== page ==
During apartheid, money was secretly transferred from various civil initiatives in Europe to South Africa to support the anti-apartheid resistance movement. From the 1970s to the early 1990s, thousands of letters were sent between private homes in South Africa and Europe as a cover for this money transfer operation. Apart from being a vessel of financial aid, the letters testify to the impact of political history on personal experiences through telling the stories of everyday life.
The letters exchanged relay evidence of anti-apartheid struggles from the perspective of domestic life and include narratives from a group that has been largely neglected by historians, from individuals who, though not necessarily publicly recognized in the fights for democracy in South Africa, nevertheless left behind significant records of the reach and effect of apartheid on their lives and communities.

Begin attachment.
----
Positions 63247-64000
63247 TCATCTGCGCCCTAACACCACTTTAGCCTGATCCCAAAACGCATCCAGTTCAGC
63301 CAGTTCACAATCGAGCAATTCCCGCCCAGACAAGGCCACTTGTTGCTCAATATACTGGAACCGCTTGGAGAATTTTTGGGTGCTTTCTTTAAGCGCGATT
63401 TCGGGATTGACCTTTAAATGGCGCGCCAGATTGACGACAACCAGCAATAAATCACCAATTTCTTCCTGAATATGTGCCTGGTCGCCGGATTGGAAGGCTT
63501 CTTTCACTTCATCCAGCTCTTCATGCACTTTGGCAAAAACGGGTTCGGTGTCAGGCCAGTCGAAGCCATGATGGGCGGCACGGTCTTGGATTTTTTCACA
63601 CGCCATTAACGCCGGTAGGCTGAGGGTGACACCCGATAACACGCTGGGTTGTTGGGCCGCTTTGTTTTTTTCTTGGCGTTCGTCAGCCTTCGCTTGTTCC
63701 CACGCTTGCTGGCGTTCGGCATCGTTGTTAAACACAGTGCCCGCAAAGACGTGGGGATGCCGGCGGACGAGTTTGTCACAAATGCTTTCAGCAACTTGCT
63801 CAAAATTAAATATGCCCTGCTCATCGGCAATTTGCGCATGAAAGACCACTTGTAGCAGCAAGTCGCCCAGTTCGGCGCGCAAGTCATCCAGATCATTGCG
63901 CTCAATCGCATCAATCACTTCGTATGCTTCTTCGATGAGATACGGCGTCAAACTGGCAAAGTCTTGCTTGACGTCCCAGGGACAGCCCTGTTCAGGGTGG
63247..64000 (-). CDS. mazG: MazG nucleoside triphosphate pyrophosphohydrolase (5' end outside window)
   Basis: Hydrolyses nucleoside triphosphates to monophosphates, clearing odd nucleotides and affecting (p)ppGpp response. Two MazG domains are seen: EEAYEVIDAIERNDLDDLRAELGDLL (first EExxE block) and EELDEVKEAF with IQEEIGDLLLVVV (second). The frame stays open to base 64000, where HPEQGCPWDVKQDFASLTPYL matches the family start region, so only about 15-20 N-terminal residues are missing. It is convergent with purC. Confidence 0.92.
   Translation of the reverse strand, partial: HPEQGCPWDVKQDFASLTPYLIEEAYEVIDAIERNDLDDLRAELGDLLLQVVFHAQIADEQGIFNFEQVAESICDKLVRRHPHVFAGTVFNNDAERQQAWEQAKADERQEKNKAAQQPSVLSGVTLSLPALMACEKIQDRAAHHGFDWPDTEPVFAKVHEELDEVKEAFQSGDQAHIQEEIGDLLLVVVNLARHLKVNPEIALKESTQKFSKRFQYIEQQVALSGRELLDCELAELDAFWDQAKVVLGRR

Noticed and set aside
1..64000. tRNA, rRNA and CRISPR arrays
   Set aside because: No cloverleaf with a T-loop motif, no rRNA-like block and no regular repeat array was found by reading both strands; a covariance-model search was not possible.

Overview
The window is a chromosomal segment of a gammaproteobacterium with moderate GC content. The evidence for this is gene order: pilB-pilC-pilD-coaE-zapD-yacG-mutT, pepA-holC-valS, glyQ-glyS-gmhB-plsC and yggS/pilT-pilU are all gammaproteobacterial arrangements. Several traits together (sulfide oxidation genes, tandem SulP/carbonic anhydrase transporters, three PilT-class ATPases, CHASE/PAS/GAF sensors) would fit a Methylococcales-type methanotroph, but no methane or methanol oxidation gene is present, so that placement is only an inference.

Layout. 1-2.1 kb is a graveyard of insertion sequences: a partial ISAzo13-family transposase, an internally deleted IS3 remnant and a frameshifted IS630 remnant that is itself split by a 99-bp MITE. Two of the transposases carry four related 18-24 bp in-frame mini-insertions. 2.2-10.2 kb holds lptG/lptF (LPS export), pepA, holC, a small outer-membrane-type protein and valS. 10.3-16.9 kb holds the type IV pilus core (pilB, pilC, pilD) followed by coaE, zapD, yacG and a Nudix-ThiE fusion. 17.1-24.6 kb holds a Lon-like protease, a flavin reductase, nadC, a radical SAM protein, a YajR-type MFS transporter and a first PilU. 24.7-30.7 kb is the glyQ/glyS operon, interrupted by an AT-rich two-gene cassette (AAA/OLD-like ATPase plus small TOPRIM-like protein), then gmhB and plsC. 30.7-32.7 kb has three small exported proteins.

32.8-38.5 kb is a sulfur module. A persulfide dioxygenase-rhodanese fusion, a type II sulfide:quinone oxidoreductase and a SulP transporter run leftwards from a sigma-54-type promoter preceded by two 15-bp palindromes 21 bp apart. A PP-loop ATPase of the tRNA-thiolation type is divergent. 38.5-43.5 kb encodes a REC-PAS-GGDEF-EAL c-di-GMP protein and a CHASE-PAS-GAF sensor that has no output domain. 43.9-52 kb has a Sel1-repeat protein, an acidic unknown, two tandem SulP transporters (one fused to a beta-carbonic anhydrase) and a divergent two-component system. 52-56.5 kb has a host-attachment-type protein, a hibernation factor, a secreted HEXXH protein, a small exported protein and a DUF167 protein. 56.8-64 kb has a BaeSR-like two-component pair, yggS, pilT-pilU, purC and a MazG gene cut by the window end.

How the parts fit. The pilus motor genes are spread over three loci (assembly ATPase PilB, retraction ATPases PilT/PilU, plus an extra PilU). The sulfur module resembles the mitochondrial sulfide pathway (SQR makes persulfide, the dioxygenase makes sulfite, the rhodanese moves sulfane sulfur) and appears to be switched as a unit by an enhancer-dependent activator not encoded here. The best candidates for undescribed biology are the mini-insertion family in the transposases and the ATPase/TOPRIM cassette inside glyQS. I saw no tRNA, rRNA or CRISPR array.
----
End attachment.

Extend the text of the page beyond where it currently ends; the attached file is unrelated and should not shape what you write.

Mangolo—live readings and presentations from a collaboration between Title in Transgression (Johannesburg, ZA) and TransAction Study Group (Stockholm, SE)—takes these letters as a point of departure, not only in order to address issues of political resistance, history writing, and transnational aid but also to look at the possibilities, contradictions, and limitations of the concept of solidarity.
Mangolo is made as part of a collaboration between and with support from: Tensta konsthall, initiator of the project, and as part of the series The Eros Effect: Art, Solidarity Movements and the Quest for Social Justice; the Royal Institute of Art, Artistic research and development funding, Stockholm (RIA) and Iaspis - the Swedish Arts Grants Committee's International Programme for Visual and Applied Artists.